I can't tell you whether this product would work or not, but I'm a bit worried about the extent of the battery drain. Your 12 amp DC estimate is right (figure 10:1 for inverter power), so that might suggest 130/12 hours of running the mat.
Originally Posted by CoyoteThistle
However, you don't want to draw down your batteries below 50% in any event, so you really have only 65 amp-hours, so that's 65/12 hours. But your 130 amp-hour rating is at 77 degrees, where you wouldn't need the heat; at freezing (assuming the battery is under your hood or somewhere else external) you'd be down about 20%, so that's about 51/12 hours of heat. Plus your 12 amps/hour is a fast enough discharge to show some Puekert Effect, for which you can look up the equation, but it basically means that you're discharging faster than your battery was rated at and thus you'll only get, in this case, 83% of the power that's available at the rated discharge rate. So now we're down to about (51*.83)/12, or 42/12, or about 3.5 hours of heat.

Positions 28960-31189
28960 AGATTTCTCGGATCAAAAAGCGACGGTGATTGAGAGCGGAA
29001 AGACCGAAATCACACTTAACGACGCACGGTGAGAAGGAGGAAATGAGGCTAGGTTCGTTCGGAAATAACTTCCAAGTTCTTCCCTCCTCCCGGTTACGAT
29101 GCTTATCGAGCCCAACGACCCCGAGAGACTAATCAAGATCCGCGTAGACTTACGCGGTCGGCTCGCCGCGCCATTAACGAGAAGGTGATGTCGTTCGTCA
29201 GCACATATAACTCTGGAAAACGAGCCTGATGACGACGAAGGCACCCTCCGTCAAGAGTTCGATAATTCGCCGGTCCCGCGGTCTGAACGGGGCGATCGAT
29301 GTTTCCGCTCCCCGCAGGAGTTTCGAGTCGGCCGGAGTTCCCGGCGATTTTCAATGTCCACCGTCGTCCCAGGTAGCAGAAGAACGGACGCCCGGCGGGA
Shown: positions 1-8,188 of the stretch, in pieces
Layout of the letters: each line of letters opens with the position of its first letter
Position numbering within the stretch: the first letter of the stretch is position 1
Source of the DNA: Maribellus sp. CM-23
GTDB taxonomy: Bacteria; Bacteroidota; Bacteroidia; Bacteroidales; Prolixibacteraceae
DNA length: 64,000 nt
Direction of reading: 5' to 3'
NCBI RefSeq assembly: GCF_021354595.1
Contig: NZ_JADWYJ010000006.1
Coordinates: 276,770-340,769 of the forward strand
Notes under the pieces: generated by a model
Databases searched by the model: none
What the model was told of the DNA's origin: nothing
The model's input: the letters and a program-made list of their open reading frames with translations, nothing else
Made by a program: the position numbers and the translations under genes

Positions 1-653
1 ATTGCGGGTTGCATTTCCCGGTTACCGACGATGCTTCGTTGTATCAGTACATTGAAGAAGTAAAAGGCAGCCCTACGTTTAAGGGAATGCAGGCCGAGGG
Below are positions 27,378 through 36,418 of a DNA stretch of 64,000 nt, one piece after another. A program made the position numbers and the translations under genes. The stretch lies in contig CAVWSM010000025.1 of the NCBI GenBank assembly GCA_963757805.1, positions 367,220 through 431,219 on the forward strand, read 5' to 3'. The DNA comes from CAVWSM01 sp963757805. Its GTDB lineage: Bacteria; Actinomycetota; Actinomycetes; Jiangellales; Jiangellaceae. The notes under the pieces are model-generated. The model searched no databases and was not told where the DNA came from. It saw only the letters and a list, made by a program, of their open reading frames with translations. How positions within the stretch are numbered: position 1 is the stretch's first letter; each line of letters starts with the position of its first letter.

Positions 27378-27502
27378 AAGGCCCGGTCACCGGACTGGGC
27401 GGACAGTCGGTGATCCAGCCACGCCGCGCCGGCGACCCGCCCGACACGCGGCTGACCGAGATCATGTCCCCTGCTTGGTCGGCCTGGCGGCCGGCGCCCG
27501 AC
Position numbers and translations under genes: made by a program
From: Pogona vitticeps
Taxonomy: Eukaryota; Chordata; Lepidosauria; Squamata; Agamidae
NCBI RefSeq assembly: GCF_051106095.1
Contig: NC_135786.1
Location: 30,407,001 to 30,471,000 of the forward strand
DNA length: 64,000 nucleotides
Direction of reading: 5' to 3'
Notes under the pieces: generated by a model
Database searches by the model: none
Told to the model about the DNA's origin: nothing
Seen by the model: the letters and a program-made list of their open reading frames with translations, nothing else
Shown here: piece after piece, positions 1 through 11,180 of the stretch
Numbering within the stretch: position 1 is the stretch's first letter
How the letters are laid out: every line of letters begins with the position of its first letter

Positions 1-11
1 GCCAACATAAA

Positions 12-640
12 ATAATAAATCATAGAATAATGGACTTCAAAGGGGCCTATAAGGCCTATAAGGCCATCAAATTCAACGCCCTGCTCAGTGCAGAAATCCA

A 40 liter compressor fridge, as an example, could draw anywhere from 0.5 to almost 3 amps when running, but they don't run all of the time and the colder it is, the less it'll run, and the LED lights are pretty low draws, too. So figure in cold weather maybe an amp per hour for all of your other loads. However, that one amp draw goes on across many hours of the day, so as a rough guess, figure you'd maybe want at least 15 amps available for the non-heat requirements over a day. Subtract 15 from the available 42 amps and now you have only a couple of hours worth of power to run the heat mat at 100% on. (Of course, the heat mat won't run all the time, and since I have no idea how well it works, I don't know what fraction you could divide the couple of hours by to get an accurate running time.)
All of this rough-guess math was put in here only to support the generally-accepted fact that resistance space heating (and air conditioning, FWIW) from a battery bank is real close to impractical for any reasonably sized installation. My Sprinter has 615 amp-hours of AGM batteries and I do have an electric convection heater that works quite well. When plugged into shore power, it's an effective main heat source, but when running off the batteries, it only gets run for 5-10 minutes in the morning sometimes to take the chill off.
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